"Let me clarify that I'm not writing against friendly competition but against the competitive spirit that always has to win or be the best. Actually, I believe that healthy competition is good,especially for children and high schoolers, as it can provide an arena in which they can seek to do their best. And this kind of competition is not limited to sport. There is competition at science fairs or among bands or at spelling bees. But in whatever competition, the question the child or teenager and their parents should ask is not "Did we win?" but "Did we do our best?"
You can see now that there is a close relationship between envy, jealousy and competitiveness. We tend to envy a peer who is ahead of us in an area we value highly. We become jealous of a person who is over taking us. And both of these foster a competitive spirit that says, "I must always win or be number one." All of these attitudes are the result of ungodly selfishness, of thinking only of ourselves." RESPECTABLE SINS: Jerry Bridges page 154 - 155.
A person may think this last sentence is extreme or far fetched, but if you are aware of the Lance Armstrong story, you probably found this sentence to be totally on target. This quote describes the process that Armstrong must have gone through, to be now named as "the biggest liar in world sport" by Simon Plumb, Sunday Star Times, or "this man, who must win at all costs .... He's a bully, a liar, a cheat, a man who is prepared to ruin lives, including his own perhaps, as long as he ends up on top." by Michael Donaldson, Deputy Editor, Sunday Star Times, January 20, 2013.
The Sunday Star Times account of "The Damage Done" by Armstrong's style of competitiveness, financially, comes to over 20 million dollars which he now has to repay. Irreparable damage has been done to friendships, with close friends having been "targeted by (Armstrong with) savage, and expensive, personal attacks." This includes Mike Anderson who was his mechanic and personal assistant and friend of nearly 20 years.
Lastly there's the damage to the sport of cycling itself. It's reputation is tarnished for now, with talk of it being dropped from the Olympics.
The disturbing thing however is that Armstrong believes that a public confession is sufficient, after which one can return to business somewhat as before, as he is now training for World Ironman events, hoping that his lifetime ban from cycling can be reduced.
I think the Lance Armstrong story is extremely sad, but it serves as a warning and evidence of the corruption that can come from the wrong mindset to competition.
Most areas of sport are full of this style of self-centred competition from amateur to professional levels. As a family, we have and continue to experience it.
And right now, as I type, I have heard on our TV news that this afternoon in Australia it has been announced that Australian sport across many sporting codes, have been involved in a huge doping scandal. Players, coaches and doctors have be said to be involved along with money from the criminal underworld paying for games to be rigged. It's being named Australian sport's blackest day. Of course, we need to ask is this going on also in our own 'backyard'?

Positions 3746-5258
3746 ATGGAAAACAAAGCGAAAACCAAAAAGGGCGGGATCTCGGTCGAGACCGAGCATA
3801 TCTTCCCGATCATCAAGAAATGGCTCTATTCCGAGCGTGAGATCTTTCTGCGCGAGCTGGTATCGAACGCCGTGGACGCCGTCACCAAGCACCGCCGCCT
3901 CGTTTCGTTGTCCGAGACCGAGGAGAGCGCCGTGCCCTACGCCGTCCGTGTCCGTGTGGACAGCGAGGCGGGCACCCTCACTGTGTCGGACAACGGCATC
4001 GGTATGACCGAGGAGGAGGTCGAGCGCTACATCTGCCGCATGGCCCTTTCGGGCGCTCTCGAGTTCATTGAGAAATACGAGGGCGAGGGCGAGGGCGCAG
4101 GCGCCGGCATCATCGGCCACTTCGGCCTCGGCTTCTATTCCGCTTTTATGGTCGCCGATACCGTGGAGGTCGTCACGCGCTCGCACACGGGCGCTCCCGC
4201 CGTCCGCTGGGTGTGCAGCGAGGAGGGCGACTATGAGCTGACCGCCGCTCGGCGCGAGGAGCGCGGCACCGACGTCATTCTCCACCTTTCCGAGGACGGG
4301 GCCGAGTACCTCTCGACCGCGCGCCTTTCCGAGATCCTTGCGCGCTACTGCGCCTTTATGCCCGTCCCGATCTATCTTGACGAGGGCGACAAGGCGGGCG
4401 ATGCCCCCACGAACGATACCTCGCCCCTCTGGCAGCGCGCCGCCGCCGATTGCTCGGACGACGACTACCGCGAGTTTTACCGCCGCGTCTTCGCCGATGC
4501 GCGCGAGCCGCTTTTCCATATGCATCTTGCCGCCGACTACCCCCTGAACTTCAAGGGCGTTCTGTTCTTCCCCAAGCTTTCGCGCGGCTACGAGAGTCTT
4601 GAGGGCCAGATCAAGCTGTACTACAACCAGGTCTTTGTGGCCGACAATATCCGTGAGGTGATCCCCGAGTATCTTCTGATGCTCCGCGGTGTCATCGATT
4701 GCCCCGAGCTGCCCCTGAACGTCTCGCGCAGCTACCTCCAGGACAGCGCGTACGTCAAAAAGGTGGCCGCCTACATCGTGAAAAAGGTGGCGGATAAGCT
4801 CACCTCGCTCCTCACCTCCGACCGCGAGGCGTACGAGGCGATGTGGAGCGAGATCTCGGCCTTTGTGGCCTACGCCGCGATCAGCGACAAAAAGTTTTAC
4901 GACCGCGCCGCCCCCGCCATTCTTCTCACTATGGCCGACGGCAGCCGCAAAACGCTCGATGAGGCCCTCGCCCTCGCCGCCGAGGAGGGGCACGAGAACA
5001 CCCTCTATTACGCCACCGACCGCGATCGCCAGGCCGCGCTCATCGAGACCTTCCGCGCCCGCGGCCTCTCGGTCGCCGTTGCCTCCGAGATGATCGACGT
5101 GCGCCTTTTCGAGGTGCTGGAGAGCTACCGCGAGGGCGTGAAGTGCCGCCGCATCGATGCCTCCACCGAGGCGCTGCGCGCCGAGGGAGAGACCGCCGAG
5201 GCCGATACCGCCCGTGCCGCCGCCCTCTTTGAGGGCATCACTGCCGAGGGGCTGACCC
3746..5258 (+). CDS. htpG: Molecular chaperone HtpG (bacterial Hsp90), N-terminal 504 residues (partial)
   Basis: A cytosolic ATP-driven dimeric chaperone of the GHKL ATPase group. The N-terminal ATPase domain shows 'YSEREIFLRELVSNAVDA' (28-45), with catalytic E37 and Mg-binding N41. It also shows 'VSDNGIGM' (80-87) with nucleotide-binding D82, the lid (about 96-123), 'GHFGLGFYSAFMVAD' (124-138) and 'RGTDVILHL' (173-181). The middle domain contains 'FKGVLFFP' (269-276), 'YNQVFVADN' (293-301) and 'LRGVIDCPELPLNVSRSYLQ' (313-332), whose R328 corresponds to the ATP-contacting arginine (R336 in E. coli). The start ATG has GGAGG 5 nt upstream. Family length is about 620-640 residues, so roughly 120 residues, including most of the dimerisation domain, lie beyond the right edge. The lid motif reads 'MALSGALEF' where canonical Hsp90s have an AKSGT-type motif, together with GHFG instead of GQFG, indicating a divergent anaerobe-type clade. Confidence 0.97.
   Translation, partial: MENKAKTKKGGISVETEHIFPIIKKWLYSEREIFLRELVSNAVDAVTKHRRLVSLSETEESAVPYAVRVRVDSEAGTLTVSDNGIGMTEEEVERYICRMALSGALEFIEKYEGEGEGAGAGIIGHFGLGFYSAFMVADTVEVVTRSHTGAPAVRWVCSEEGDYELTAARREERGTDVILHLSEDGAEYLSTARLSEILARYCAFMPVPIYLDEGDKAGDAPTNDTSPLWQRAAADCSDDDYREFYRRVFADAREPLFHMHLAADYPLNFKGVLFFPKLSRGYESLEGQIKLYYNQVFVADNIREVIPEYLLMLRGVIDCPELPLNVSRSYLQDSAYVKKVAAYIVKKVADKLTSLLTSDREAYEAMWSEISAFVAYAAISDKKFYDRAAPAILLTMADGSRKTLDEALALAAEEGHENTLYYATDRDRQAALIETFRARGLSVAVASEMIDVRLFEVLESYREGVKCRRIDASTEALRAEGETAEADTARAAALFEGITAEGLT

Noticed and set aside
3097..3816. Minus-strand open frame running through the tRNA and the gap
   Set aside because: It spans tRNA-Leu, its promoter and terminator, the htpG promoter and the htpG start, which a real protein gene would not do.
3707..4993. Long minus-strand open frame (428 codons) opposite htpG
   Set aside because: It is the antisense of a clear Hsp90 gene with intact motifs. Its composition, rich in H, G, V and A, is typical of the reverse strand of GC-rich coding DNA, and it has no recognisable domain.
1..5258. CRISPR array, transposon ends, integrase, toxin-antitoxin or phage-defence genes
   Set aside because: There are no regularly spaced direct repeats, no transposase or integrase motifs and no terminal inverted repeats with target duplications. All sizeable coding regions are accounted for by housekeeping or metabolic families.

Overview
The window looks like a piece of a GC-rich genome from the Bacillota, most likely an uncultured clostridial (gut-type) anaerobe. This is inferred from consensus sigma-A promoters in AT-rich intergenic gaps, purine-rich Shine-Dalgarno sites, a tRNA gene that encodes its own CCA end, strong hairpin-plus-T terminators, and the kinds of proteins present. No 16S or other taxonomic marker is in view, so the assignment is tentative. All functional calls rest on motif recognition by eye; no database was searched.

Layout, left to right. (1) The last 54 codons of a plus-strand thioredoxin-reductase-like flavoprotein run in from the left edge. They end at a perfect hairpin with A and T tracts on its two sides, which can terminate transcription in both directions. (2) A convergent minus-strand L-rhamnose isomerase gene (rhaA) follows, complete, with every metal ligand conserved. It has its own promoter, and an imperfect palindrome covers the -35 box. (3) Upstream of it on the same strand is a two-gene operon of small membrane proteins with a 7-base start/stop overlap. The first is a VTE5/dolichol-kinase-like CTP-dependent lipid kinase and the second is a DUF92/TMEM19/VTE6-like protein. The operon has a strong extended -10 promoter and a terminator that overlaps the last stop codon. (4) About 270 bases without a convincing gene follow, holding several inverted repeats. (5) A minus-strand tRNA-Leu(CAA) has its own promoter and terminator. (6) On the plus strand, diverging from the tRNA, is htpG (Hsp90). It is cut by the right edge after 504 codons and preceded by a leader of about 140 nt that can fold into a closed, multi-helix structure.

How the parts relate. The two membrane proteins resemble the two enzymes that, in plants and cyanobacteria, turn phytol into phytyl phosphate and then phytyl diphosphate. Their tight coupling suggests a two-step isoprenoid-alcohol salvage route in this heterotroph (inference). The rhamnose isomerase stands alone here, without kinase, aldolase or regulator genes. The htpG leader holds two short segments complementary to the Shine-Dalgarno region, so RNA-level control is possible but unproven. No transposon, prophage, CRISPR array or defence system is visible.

Such disaster - all from a "competitive spirit that always has to win or be the best."
Getting away from the doping issue and back to competitiveness - does this all relate to US? It certainly does! What are we saying and living out for our children to see and pick up, in the area of competitiveness?
As well as sports people taking drugs so they have that advantage, there are other dark and subtle shades to unhealthy competitiveness also. One such shadow is greed for gain, the desire to get or keep something for oneself - these words are in the dictionary's definition for the word "avarice". Or another one, which seems to be ignored today, even though it rages everywhere, is the problem of self-conceit, having an excessively high opinion of oneself. This may be accompanied with a craving for admiration. The dictionary calls this "Pride" and "Vanity".
When we speak about this type of thing in conversation, we tend to give it the soft title of "arrogance", and only direct it at someone else. We fail to see any of it in ourselves. As a parent, I suffer with these problem attitudes. We need the Lance Armstrong story to shake us up.
As Charlotte Mason says, the evilness is not in the sport, activity or competition itself, rather it is in the competitive attitude, the "ugly qualities of human nature" which we as parents have a choice to pickup and practice or step aside from and discourage. She says "...the time has come for the thoughtful parent to examine them self and see whether or no it be their duty to make a stand against competitiveness." Parents and Children: Charlotte Mason.
THISWEEKWITHTHEKIDS ~ Why don't you talk with your kids about this man, Lance Armstrong, and then work out how your family can approach the competition you're involved in, to make it 'friendly competition' of 'healthy competition'.